Jesse Matas joins us on Episode 420 of Folk Roots Radio to chat about his great new solo album “Tamarock”, our favourite album of 2018. Jesse Matas has a great vocal style, and the album features some fine playing, with a lovely sonic palate and a production that really gives all the instruments space to breath. But, above all, it’s full of really interesting songs with great lyrical imagery – and that’s what makes this album a recording that you really need to check out. You can listen to the rest of our Top Ten favourite albums of the year on Episode 417, and The Next 15 on Episode 418. We also take a look at more of the new music we’ve received, and this time around we check out albums from Johnsmith, Paul & Trevor Mills, Youngtree and The Blooms, Rich Krueger, The Slocan Ramblers and Wes Collins. Check out the full playlist below.
We’re giving over the whole of Episode 391 of Folk Roots Radio to some great artist interviews we recorded at the 2018 Hillside Festival. We had an absolutely fabulous time at the festival again this year – it’s hard to put into words how wonderful it is. Set in the beautiful setting of Guelph Lake, just outside Guelph, in Southern Ontario, If you’ve not experienced it yet, you definitely should try and make it there at least once. Hillside has an incredible vibe and musically there really is something for everyone. With all the craziness going on in the world just now, it feels like a respite from all the insanity. Authentic, inclusive, respectful and environmentally sustainable… Hillside you’re just the best! Stay tuned as we chat with Frank Evans from The Slocan Ramblers, Martin Harley, the Fortunate Ones and Cécile Doo-Kingué. We also squeeze in music from Hillside 2018 favourites, Rev. Sekou and female Latino vocal group LADAMA.
Toronto’s Slocan Ramblers are one of Canada’s finest bluegrass bands. Rooted in the tradition, they’re as comfortable with their own songs as they are with the bluegrass canon. They’ve just released a great new album “Queen City Jubilee”. The Slocan Ramblers are Frank Evans on banjo, Adrian Gross on mandolin, Darryl Poulsen on acoustic guitar and Alastair Whitehead on bass. Frank Evans joined Folk Roots Radio while at the 2018 Hillside Festival to chat about the band, and their new album. Check out The Slocan Ramblers online at slocanramblers.com. Music: The Slocan Ramblers, “Mississippi Heavy Water Blues” from “Queen City Jubilee” (2018, Slomusic).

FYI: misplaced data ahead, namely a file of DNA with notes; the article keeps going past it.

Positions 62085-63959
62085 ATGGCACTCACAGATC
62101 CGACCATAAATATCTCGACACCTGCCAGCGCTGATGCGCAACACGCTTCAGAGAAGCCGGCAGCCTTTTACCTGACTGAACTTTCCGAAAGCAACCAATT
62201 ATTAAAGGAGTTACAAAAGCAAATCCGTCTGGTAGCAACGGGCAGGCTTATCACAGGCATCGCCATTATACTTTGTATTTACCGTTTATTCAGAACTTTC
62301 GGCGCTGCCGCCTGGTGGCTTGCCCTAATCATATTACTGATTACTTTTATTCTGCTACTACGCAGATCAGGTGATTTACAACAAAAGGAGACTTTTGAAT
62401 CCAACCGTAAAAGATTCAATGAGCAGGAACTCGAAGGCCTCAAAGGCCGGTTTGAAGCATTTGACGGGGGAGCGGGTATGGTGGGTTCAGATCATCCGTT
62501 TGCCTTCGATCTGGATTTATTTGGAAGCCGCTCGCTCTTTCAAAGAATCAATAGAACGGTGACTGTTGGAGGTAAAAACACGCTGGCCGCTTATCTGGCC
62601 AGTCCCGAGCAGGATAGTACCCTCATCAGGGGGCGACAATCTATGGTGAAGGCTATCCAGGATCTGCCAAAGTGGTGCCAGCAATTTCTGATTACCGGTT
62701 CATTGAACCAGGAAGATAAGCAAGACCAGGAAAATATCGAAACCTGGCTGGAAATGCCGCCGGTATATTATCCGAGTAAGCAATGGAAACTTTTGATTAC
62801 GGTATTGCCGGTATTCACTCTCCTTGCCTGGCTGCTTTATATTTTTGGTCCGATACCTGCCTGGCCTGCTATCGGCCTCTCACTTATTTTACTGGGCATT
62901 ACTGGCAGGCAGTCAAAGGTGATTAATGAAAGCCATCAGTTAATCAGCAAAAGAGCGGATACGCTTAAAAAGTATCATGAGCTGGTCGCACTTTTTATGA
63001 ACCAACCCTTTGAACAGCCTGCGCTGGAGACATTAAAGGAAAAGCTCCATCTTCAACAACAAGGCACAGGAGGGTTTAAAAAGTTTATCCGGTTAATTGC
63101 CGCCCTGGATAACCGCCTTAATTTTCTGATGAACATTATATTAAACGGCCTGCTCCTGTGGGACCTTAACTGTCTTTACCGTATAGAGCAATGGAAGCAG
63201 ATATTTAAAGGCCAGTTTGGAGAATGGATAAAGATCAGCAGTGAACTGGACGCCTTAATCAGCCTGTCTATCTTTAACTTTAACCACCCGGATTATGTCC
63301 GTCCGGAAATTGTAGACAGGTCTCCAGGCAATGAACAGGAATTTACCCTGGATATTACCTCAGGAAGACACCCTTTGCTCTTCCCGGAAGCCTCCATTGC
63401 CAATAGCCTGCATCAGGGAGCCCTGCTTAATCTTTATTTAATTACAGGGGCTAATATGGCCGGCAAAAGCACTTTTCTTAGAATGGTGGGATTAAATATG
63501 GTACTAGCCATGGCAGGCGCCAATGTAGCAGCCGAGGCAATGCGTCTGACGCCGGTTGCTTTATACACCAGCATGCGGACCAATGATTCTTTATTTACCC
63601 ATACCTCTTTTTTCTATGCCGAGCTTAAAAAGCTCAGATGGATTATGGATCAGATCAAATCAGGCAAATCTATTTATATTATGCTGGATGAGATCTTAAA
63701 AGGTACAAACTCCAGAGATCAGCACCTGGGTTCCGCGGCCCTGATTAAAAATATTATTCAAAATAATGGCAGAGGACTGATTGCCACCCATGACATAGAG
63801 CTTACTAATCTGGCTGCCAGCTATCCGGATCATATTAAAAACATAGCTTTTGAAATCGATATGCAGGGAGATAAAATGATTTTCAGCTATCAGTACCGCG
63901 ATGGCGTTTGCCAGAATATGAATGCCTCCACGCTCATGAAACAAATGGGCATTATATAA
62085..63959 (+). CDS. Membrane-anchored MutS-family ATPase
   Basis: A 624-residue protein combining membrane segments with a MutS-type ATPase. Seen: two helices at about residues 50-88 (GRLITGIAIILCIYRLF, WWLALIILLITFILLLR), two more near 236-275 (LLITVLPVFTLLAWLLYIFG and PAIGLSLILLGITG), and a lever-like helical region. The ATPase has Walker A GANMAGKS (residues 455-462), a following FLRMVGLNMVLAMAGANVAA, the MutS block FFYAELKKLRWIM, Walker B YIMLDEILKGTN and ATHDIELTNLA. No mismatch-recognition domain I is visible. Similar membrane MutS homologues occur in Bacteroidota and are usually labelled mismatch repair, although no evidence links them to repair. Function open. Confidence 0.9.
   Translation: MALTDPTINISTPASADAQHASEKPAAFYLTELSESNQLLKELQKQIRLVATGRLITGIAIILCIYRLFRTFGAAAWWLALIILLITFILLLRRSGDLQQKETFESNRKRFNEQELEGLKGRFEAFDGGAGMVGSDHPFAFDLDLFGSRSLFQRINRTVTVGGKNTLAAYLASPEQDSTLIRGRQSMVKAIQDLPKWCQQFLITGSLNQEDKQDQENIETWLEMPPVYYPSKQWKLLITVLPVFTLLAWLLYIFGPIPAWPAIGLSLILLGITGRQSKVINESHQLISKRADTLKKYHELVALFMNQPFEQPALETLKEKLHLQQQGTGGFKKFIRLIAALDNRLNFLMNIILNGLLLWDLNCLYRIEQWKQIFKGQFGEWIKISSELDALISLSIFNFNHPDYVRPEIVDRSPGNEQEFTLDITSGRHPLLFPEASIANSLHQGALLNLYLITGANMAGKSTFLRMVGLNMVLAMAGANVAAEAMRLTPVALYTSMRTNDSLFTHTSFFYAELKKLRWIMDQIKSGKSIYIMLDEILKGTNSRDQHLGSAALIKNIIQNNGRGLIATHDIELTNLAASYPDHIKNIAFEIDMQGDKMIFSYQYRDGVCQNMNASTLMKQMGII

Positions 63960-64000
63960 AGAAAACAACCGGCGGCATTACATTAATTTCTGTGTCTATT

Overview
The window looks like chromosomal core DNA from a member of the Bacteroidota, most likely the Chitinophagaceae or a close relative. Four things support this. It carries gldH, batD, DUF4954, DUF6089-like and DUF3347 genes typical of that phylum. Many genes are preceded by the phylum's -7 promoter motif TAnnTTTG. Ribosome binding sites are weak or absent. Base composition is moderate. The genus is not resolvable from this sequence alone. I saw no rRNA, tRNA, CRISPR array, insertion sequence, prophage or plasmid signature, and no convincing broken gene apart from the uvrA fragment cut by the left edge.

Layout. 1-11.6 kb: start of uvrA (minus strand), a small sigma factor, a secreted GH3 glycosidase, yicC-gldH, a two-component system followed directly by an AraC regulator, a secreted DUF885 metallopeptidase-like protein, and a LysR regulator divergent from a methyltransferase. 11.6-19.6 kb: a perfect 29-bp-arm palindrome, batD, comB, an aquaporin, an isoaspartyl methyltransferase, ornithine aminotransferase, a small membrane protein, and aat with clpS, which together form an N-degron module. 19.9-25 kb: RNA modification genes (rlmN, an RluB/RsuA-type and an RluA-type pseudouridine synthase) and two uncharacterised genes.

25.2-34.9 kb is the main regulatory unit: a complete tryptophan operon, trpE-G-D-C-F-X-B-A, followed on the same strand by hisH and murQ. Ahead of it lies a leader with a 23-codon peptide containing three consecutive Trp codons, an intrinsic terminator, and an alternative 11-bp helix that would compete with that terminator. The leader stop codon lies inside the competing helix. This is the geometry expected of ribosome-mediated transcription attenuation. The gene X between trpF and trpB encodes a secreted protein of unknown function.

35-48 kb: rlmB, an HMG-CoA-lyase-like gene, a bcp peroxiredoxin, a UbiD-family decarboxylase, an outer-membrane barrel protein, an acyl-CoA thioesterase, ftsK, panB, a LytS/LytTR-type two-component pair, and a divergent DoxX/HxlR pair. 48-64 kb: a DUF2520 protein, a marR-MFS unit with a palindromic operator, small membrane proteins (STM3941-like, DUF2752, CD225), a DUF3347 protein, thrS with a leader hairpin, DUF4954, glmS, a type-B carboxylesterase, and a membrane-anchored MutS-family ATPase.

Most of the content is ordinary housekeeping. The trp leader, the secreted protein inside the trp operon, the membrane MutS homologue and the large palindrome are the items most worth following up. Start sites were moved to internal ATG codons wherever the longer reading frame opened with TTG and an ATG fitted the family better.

We’re getting set for the 2018 Hillside Festival on Episode 389 of Folk Roots Radio. This year’s festival takes place the weekend of July 13-15 at beautiful Guelph Lake, just outside Guelph, in Southern Ontario. Each year, Hillside – a true community festival, brings together a line-up that promises something for everyone, and this year is no exception. This episode features some of the artists we’re looking forward to catching at the festival including A Tribe Called Red, Jeremy Dutcher, Iskwé, Cris Derksen, nêhiyawak, Cécile Doo-Kingué, Martin Harley, Les Tireux d’Roches, Poor Man’s Whiskey, The Slocan Ramblers, Ken Whiteley, Fortunate Ones, Jeremy Fisher, Sarah MacDougall and Annie Sumi. Check out the full playlist below.
Toronto bluegrass band The Slocan Ramblers have a reputation for producing some of the best live acoustic music out there – a refreshingly youthful and fiddle-free take on bluegrass featuring Adrian Gross on mandolin, Darryl Poulsen on guitar, Alastair Whitehead on bass and Frank Evans on three-finger and clawhammer banjo. They released their second album “Coffee Creek”, the follow up to their very well received 2012 debut “Shaking Down The Acorns”, in 2015. An album that explores the outer reaches of bluegrass while respecting its traditions, Coffee Creek was recorded live off the floor with Chris Coole (from the Foggy Hogtown Boys) at the controls and features a healthy dose of their own original material. The Slocan Ramblers will be appearing at the River Run Centre in Guelph on January 27, The Old Town Hall in Newmarket on March 25, The Registry Theatre in Kitchener on April 7, the Aurora Cultural Centre on May 12 and the Regent Theatre in Picton on May 20 alongside dates in Western Canada, Prince Edward Island and Nova Scotia. We caught up with banjo player Frank Evans in Toronto, to chat about their music. For more information visit slocanramblers.com. Music: The Slocan Ramblers “Pastures of Plenty / Honey Babe”, “Elk River”, “Coffee Creek” and “Call Me Long Gone” from “Coffee Creek” (2015, Self).